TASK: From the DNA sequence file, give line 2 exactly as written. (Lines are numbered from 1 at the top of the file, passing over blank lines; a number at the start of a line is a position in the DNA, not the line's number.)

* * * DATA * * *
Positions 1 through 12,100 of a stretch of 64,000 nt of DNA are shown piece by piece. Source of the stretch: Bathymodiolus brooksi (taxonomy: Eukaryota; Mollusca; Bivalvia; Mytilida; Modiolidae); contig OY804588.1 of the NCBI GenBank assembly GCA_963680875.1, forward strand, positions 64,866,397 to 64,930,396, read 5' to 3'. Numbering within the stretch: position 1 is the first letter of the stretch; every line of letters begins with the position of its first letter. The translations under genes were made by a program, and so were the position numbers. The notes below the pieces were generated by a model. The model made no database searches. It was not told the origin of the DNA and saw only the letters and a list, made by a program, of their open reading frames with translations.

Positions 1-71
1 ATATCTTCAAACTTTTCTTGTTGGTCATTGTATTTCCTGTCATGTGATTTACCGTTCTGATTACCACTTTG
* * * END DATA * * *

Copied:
Positions 1-71